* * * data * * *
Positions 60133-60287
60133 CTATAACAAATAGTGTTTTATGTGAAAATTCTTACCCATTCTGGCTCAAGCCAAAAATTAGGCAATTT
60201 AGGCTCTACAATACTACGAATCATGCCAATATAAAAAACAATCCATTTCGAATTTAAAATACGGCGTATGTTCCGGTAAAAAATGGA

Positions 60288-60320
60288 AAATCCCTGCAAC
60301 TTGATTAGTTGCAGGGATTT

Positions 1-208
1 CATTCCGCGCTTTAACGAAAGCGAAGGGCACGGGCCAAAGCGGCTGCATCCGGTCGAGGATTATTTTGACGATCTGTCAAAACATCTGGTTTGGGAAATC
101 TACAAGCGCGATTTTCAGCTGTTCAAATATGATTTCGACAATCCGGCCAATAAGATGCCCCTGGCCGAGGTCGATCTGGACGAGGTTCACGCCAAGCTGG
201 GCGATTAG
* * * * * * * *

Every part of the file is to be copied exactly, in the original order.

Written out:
Positions 60133-60287
60133 CTATAACAAATAGTGTTTTATGTGAAAATTCTTACCCATTCTGGCTCAAGCCAAAAATTAGGCAATTT
60201 AGGCTCTACAATACTACGAATCATGCCAATATAAAAAACAATCCATTTCGAATTTAAAATACGGCGTATGTTCCGGTAAAAAATGGA

Positions 60288-60320
60288 AAATCCCTGCAAC
60301 TTGATTAGTTGCAGGGATTT

Positions 1-208
1 CATTCCGCGCTTTAACGAAAGCGAAGGGCACGGGCCAAAGCGGCTGCATCCGGTCGAGGATTATTTTGACGATCTGTCAAAACATCTGGTTTGGGAAATC
101 TACAAGCGCGATTTTCAGCTGTTCAAATATGATTTCGACAATCCGGCCAATAAGATGCCCCTGGCCGAGGTCGATCTGGACGAGGTTCACGCCAAGCTGG
201 GCGATTAG